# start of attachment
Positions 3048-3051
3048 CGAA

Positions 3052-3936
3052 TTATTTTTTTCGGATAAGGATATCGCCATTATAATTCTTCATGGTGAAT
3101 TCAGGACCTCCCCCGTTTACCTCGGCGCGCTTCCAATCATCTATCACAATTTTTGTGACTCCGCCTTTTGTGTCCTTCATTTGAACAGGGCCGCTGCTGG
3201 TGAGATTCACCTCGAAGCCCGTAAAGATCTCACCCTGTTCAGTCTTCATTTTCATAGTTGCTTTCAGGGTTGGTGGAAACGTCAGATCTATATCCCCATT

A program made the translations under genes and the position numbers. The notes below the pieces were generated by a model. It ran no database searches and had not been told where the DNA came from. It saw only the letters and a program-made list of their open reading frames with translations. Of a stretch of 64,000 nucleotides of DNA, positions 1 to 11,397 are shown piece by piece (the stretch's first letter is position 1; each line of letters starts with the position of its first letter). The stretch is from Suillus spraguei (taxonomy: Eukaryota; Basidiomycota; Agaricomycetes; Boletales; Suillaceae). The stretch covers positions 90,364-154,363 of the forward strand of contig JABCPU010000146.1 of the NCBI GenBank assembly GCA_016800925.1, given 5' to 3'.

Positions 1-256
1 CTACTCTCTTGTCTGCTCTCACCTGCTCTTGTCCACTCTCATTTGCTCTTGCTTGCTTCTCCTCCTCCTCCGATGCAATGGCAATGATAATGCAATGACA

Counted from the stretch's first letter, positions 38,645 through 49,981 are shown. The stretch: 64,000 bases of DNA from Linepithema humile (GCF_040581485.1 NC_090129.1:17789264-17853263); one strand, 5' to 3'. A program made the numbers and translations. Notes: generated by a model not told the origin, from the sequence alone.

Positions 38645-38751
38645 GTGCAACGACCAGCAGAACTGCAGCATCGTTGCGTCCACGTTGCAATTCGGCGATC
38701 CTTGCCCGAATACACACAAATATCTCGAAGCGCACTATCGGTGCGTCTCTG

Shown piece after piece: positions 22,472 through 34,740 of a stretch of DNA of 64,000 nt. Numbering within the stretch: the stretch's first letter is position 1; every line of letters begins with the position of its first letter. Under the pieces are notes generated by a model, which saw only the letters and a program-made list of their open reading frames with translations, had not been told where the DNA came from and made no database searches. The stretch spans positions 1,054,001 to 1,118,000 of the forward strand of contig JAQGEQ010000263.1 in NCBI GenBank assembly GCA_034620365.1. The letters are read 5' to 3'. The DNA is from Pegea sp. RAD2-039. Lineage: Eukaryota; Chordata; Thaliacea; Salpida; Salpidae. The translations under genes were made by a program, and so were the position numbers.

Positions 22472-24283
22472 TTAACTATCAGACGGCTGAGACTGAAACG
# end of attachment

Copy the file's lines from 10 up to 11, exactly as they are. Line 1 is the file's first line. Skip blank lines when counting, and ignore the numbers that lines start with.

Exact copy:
Counted from the stretch's first letter, positions 38,645 through 49,981 are shown. The stretch: 64,000 bases of DNA from Linepithema humile (GCF_040581485.1 NC_090129.1:17789264-17853263); one strand, 5' to 3'. A program made the numbers and translations. Notes: generated by a model not told the origin, from the sequence alone.

Positions 38645-38751